# What happens when two 0-spin identical bosons interact?

Suppose we have a system of two identical 0-spin bosons, with a certain symmetric, time independent hamiltonian, which involves some general angular momentum for each particle (I am not currently interested in describing a certain effect or anything). Let that hamiltonian be something like $$H_0=J_{(1)}^2+J_{(2)}^2$$, spin operators not explicitly involved.

Since the states have to be symmetric and all the particles will have the same spin state, the energy levels for that hamiltonian will be ruled by its quantum numbers $$j_1$$ and $$j_2$$, something like $$E_{j_1j_2}=\hbar^2[j_1(j_1+1)+j_2(j_2+1)]$$. Plus, those eigenvalues will be degenerated, in terms of the possible values of $$m_1$$ and $$m_2$$.

Now, my question is the following. If we add a term of the form $$\overrightarrow{J_{(1)}}\cdot \overrightarrow{J_{(2)}}$$, which could be expressed in terms of $$J_{(1)}^2$$, $$J_{(2)}^2$$ and $$\mathbb{J}^2$$, would that eliminate the degeneracies of the spectrum? I've learnt that non-symmetric hamiltonians tend to have less degeneracies, but I am not quite sure whether total angular momentum would be considered as such in a system of two identical particles. For the sake of simplicity, I am considering that the extra term is multiplied by some small constant, such that $$H_0+\alpha\overrightarrow{J_{(1)}}\cdot \overrightarrow{J_{(2)}}\approx H_0+\alpha \mathbb{J}^2$$.

## Distinguishable bosons

The short answer is: yes, adding a $$\vec{J}_1.\vec{J}_2$$ term will lift some of the degeneracies from the spectrum. To see this mathematically, let us first agree to drop the parentheses on the $$\vec{J}_{(i)}$$, and represent them as $$\vec{J}_i$$ instead. With $$H_0 = \vec{J}_1^2 + \vec{J}_2^2$$ $$H_0$$ is diagonal in $$|j_1,m_1\rangle \otimes |j_2,m_2\rangle$$. From this we immediately write the eigenvalues as $$\hbar^2[j_1(j+1)+j_2(j_2+1)]$$. That's a total of $$(2j_1+1)(2j_2+1)$$ degenerate states for a given pair of $$j_1$$ and $$j_2$$. With $$\vec{J}_1.\vec{J}_2$$ added, the situation get a little better -- the Hamiltonian takes the form $$H = a \vec{J}^2 + b (\vec{J}_1^2 + \vec{J}_2^2)$$ This time, the Hamiltonian is diagonal in the ''coupled'' $$|j_1,j_2;jm\rangle$$ basis, with the eigenvalues being $$\hbar^2 [a j (j+1) + bj_1(j_1+1) +b j_2(j_2+1)]$$ where from the rules of addition of angular momenta, we have $$|j_1 - j_2| \leq j \leq j_1+j_2$$ The presence of a $$j$$-dependent term in the energies breaks some of the degeneracies. From the earlier $$(2j_1+1)(2j_2+1)$$ degeneracies, we're down to $$(2j+1)$$ degenerate states for each $$j$$. As a bonus, we can verify the counting by testing that that $$\sum_{j=|j_1-j_2|}^{j_1+j_2} (2j+1)= (2j_1+1)(2j_2+1)$$ is indeed satisfied.

## Identical bosons

With this understanding, now we can specialize to the more restricted case of identical bosons. Here, for $$j_1=j_2$$, we can seen in the $$|j_1,m_1\rangle \otimes |j_2,m_2\rangle$$ basis that the no. of allowed states is $$n = \frac{1}{2}(2j_1+1)[(2j_1+1)-1] + (2j_1+1)$$ The first term counts the no. of symmetric states with $$m_1 \neq m_2$$, while the 2nd counts the states with $$m_1=m_2$$. All of these $$n$$ states are degenerate under the Hamiltonian $$H_0$$.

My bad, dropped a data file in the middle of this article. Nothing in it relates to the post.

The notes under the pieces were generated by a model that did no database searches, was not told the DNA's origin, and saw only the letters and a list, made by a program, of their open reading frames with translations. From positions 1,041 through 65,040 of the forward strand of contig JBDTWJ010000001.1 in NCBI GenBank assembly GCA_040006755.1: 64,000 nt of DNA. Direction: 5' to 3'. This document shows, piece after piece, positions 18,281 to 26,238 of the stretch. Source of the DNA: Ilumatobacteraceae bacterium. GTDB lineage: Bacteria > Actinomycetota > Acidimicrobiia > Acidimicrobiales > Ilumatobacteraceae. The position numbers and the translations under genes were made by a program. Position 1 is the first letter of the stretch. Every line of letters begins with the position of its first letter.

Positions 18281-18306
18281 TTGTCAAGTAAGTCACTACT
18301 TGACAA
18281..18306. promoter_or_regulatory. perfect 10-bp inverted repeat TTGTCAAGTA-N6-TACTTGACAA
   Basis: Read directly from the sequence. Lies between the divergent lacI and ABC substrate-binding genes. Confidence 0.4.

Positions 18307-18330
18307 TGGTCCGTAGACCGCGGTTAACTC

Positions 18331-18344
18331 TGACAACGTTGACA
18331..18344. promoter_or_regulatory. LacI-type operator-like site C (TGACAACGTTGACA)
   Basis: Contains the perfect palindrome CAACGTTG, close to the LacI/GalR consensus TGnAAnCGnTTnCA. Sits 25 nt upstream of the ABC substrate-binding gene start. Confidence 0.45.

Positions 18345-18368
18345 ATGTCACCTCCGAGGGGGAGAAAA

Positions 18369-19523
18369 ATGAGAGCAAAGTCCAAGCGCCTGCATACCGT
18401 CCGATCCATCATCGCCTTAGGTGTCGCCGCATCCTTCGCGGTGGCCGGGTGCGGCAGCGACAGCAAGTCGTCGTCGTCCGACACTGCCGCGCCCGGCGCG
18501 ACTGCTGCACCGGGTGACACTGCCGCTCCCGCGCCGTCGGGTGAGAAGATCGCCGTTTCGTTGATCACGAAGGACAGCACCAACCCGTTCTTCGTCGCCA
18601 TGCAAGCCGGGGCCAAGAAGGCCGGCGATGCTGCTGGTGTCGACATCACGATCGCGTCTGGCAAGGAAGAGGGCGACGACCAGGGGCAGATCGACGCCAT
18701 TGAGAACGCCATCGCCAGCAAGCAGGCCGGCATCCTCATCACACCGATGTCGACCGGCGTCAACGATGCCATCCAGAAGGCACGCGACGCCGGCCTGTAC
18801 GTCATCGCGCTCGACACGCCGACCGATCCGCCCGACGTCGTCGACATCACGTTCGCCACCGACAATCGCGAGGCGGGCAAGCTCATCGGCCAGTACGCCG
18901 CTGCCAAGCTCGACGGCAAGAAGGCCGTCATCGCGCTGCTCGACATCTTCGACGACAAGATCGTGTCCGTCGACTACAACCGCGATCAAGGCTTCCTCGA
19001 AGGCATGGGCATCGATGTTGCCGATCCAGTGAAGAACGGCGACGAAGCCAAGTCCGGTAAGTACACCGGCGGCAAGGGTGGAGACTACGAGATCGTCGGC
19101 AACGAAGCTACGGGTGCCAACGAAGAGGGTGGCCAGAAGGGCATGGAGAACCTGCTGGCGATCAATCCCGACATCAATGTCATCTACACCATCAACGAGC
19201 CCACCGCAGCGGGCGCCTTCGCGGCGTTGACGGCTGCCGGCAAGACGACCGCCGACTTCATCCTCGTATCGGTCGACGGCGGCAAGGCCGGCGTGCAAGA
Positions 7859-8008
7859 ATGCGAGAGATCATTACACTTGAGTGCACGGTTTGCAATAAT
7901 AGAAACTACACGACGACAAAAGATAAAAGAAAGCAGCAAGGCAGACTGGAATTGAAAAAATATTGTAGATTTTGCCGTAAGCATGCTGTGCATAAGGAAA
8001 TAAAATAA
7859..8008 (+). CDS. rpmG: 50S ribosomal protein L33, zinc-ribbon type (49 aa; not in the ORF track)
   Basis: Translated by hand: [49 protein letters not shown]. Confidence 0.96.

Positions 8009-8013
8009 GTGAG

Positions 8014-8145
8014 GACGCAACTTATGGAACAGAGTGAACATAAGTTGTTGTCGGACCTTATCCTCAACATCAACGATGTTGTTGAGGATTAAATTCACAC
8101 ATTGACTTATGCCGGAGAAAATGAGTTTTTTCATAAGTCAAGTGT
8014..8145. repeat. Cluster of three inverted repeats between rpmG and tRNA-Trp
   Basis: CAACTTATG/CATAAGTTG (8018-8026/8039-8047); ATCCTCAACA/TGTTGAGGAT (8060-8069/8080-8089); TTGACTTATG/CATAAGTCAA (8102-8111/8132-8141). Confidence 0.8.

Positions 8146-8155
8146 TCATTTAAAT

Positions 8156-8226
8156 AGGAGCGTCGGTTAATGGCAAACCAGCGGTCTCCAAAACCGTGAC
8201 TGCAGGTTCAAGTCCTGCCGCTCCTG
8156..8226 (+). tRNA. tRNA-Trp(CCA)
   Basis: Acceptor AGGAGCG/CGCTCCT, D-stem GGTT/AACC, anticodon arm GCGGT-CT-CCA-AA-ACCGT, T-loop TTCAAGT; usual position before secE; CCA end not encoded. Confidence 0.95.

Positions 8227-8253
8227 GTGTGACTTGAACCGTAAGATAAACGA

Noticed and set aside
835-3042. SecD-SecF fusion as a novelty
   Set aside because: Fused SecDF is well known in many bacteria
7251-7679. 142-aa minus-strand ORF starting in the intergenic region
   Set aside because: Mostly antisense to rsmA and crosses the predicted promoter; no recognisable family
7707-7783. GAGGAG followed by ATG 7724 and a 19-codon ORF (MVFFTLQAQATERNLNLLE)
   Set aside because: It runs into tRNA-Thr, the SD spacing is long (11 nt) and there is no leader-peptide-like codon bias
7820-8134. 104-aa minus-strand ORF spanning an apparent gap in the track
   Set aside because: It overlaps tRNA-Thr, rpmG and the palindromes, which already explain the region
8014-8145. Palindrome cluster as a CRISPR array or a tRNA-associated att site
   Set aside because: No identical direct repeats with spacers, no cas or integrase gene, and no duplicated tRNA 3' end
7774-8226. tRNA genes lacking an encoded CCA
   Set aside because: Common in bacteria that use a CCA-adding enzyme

Now, adding the $$\vec{J}_1.\vec{J}_2$$ term still breaks the degeneracies, but from the smaller set of correspondingly restricted total angular momentum states. This time, the requirement of symmetrization amounts to restricting the total angular momenta to even $$j$$'s. So you still have the removal of degeneracies.

## Example

Taking the example from your comment, for $$j_1 = j_2 = 1$$, we count $$6$$ unique, symmetrized states in the $$|j_1,m_1\rangle \otimes |j_2,m_2\rangle$$ basis. In the total angular momentum basis, we'd have $$j \in \{0,1,2\}$$ for distinguishable particles, but symmetrization for our identical bosons restricts us to $$j \in \{0,2\}$$. So again, instead of $$6$$ degenerate states, the new Hamiltonian $$H$$ will have $$2$$ separate degenerate blocks consisting of $$2\times 0 +1=1$$ and $$2\times 2 + 1=5$$ states respectively.

• Right, that was the kind of behaviour I was expecting, though I couldn't really do it through the counting. Thank you for your answer. However, would that degeneracy counting for $H_0$ be correct even if $j_1=j_2$? For example, suppose we have the state $|1,-1⟩\otimes|1,1⟩$, which should be symmetrized since they are bosons. Then, we wouldn't be counting the state $|1,1⟩\otimes|1,-1⟩$, since if we symmetrize the latter, we obtain the exact same state as before. How could this be taken into account? – JorgeOvi Mar 25 at 8:31
• Thanks for reminding me that; updating the answer. – ConservedCharge Mar 25 at 16:14